It is certainly, indubitably and INJUSTICE that innocents are killed. Appalling, disgusting, and morally repugnant, that the innocents are the most helpless, defenseless and most full of potential and promise of any class of humans on this good globe of God's and us, His stewards. And all efforts, so long as they don't employ evil, should be pursued to reduce the number of human beings destroyed for mostly frivolous reasons --like not wanting the child one didn't want to be pregnant with, or the protection of one's precious quality of life, remember, my pro-life friends, the number of abortion for the gut-wrenching reasons are few, very few and far between. (One easily accessible example of a means to reduce that is intrinsically evil is Obama's plan to use morning after pills as a means of reducing abortion).

Let me digress for one moment. I want to address a background issue. After this I'll return to the tale of two injustices.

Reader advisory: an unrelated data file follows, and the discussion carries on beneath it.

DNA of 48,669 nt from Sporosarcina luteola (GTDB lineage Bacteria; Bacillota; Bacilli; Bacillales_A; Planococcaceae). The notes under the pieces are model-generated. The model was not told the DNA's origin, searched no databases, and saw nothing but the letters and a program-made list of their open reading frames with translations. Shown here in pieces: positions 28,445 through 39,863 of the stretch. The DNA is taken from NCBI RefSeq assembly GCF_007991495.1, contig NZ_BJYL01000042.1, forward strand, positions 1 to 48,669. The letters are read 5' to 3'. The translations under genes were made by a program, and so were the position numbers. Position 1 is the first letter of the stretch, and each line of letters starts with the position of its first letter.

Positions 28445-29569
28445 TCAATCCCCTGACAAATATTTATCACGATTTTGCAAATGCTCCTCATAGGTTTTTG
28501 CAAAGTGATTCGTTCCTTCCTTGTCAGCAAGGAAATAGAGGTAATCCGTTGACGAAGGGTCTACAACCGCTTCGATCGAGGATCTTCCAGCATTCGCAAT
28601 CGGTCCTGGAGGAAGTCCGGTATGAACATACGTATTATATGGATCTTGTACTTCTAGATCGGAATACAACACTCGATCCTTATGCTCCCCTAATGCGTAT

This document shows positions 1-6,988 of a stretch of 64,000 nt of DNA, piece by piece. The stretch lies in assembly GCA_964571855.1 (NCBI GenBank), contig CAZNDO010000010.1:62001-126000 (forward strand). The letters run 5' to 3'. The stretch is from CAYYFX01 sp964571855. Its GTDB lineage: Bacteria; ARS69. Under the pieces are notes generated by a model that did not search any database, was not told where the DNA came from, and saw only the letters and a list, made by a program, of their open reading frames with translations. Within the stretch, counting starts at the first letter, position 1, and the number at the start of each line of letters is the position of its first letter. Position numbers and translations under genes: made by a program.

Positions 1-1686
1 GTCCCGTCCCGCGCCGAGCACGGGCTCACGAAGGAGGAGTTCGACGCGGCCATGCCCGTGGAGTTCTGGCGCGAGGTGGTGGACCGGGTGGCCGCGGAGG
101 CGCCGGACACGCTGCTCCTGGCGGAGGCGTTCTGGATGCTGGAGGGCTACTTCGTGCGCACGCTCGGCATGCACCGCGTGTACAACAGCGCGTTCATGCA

Even on a McCain presidency it's not as if the efforts of millions of pro-lifers, pro-lifer organizations and Christian churches or other religious groups, will be prevented from addressing the very causes we are told Obama will address. His isn't the only means or instrument to addressing these causes. And be addressed they must. These things can be done and done well, Obama or no. But, and I risk digression, to rely on Obama and the government as the number one instrument to supply both the means and their execution is to presuppose a philosophy of government that is itself questionable. In fact, to presuppose this might be to presuppose a philosophy of government inimical to the fundamental rights our government was set up to protect.